Darken was one of my numerous stopover comics, and at that time wasn't updating very frequently. Now that the creator Kate "Komiyan" is in the 3-times-a-week "Lazy Grind", updates have been coming in thick and fast, and this comic has been nothing short of engrossing. A medley group of stock fantasy characters (Warrior, Dragon-priestess, Thief, Dark Elf and Black Widow) are out on a quest. The twist is: their quest is to take over the world of Darken! Finely balancing humour and adventure, if you can bear the roughness of the first few pages, this comic will have you in love with the fantasy genre all over again!
Digger. Everyone's been rhaspodising about it, and with good reason. Digger is the wombat who by an arcane twist of fate, gets tunneled into a world entirely different from her own. Now she's lost in a world of oracular slugs, dead gods and metaphorical pigeons, and with no way to get back to her warren. Other than the spell-binding black-and-white art, the writing... well... this comic can somehow be charming and macabre at the same time, sweet yet scary, funny yet tragic, and Ursula Verson shows you how! Unfortunately at this time this comic requires a subscription over at Graphic Smash, but for those who would prefer it, Digger is now also available in print format. Stopovered due to metaphorical pigeons...
LinT, the full name of which is "Life in Tehran" harks back to a time when comics were simpler and most importantly, FUN. The story is a praody of the typical DnD adventurers-on-a-quest set-up, but the heroic 'heroes' have been subtituted with the silliest, craziest and most lovable bunch of characters ever. From midget dwarves to wise orcs and sock-stealing theives, the characters go through adventure after adventure in the most unheroic ways. And although there's the occasional spare moment of drama, it never gets too far before the slapstick humor pops in to remind you this is all about fun, and that's the way comics should be.
Magellan Justice Academy. Fans of superheros who have gotten bored of the incessant rehashes and ret-cons will find a breath of fresh air in Magellan. Kaycee is the underdog 'norm' hero who is accepted into Magellan Justice Academy, a training academy for superheroes. How can she hold her own, especially when things in Magellan seem to be going into odd directions? It's hard to but a finger on why Magellan works so well as a superhero comic. I think the reason is that the superhero facet is a secondary aspect of the characters, and who they actually are the first. It's less about who has what power and super-ability, but who has the guts, the responsibility, and the good sense. Rule One of good writing: Make the audience care about your characters. Stephen Crowley succeeds massively at this, and Magellan as a result is addictive and compelling. Graphic-Smash only, but with lots of free samples. Stopovered!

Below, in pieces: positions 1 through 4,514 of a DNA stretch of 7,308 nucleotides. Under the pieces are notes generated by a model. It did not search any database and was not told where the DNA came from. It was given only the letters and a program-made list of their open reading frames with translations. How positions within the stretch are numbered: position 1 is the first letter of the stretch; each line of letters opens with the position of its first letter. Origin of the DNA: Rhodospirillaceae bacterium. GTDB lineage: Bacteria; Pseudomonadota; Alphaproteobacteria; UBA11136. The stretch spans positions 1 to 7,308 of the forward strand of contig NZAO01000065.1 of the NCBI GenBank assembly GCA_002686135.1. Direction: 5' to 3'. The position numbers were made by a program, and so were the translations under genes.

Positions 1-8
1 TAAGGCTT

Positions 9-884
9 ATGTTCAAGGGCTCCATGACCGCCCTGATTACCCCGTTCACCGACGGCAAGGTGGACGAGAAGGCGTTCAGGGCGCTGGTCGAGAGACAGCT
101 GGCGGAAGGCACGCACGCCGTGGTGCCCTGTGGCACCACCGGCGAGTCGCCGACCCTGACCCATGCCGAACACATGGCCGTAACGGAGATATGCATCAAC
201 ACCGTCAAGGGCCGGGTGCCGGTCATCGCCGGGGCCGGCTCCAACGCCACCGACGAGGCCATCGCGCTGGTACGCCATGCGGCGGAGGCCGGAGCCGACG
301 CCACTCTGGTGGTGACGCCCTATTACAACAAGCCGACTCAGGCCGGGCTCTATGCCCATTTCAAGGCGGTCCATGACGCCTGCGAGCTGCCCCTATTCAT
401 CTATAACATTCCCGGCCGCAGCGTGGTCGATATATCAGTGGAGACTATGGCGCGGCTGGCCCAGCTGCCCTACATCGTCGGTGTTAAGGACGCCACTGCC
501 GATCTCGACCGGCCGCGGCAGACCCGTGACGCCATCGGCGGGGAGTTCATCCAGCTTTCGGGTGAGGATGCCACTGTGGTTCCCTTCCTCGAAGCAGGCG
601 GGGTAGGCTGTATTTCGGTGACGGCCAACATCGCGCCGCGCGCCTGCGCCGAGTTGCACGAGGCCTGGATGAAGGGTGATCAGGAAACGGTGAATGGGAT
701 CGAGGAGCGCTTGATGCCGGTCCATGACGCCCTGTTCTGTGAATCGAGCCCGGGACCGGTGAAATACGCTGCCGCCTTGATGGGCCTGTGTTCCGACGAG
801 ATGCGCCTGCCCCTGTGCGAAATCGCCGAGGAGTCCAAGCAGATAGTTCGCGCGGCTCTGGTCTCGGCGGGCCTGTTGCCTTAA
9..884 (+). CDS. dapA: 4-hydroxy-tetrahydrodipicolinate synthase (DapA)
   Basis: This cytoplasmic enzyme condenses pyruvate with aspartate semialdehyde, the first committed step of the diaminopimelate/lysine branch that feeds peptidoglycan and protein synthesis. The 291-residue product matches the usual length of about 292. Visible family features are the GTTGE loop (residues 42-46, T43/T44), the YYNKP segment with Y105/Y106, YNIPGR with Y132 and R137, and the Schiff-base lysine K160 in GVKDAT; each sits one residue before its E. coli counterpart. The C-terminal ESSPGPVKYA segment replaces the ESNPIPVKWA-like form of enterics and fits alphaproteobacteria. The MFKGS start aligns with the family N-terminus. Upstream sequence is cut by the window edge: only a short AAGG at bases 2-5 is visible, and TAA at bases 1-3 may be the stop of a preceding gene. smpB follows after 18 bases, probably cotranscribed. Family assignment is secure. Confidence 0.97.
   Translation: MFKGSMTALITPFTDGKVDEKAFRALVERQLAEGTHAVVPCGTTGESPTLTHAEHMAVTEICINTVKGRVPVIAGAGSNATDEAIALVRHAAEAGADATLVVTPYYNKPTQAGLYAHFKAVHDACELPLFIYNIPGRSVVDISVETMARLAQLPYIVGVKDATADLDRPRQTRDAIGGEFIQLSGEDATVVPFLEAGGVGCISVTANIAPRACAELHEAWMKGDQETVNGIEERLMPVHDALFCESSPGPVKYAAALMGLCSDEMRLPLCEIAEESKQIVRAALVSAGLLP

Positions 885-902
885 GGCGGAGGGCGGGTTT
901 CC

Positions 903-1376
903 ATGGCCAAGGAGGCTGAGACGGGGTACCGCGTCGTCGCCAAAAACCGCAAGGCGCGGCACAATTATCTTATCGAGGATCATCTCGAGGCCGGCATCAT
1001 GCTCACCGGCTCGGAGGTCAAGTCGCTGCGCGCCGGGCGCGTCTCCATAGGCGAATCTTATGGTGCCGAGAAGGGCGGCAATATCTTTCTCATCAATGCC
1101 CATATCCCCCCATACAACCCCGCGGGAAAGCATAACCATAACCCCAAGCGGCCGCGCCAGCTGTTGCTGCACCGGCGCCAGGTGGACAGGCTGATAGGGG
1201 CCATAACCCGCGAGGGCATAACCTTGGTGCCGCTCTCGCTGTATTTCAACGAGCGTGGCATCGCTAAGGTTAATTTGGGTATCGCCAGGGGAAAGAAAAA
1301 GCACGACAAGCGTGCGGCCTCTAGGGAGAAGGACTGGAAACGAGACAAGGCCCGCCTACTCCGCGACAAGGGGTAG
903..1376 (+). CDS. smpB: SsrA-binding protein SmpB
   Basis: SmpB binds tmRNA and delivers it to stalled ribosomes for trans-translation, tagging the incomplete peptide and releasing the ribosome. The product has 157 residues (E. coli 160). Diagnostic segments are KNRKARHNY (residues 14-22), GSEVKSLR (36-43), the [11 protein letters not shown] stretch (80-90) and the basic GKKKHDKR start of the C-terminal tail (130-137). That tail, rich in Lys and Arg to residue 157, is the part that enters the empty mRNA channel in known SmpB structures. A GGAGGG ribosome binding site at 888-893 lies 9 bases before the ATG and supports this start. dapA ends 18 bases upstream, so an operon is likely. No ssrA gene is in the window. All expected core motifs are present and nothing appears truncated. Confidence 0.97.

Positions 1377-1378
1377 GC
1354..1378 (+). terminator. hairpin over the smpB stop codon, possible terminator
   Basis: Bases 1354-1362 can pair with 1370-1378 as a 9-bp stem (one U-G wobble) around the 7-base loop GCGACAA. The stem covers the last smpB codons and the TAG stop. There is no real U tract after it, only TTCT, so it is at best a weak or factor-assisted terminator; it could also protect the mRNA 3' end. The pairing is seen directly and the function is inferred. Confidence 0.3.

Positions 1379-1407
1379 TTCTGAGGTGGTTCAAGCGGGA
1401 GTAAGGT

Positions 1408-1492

Nahast: Lands of Strife has been struggling with updates lately, but you can tell creator Alexander Melchor is really trying. Another one of the fantasy comics, Nahast is different in that it has its own world and high level of world-building. The story behind Nahast is serious, and intricate, with the occasional light moment. Humour really isn't the central theme of the comic though. This is a epic fantasy, though it reads more like mystery and mythology wrapped into one. It's hard to put my finger on why this comic is addictive as it is, but if you don't mind the filler and sporadic update, give it a try and maybe you can find a better way of describing it. Discovered through a stopover.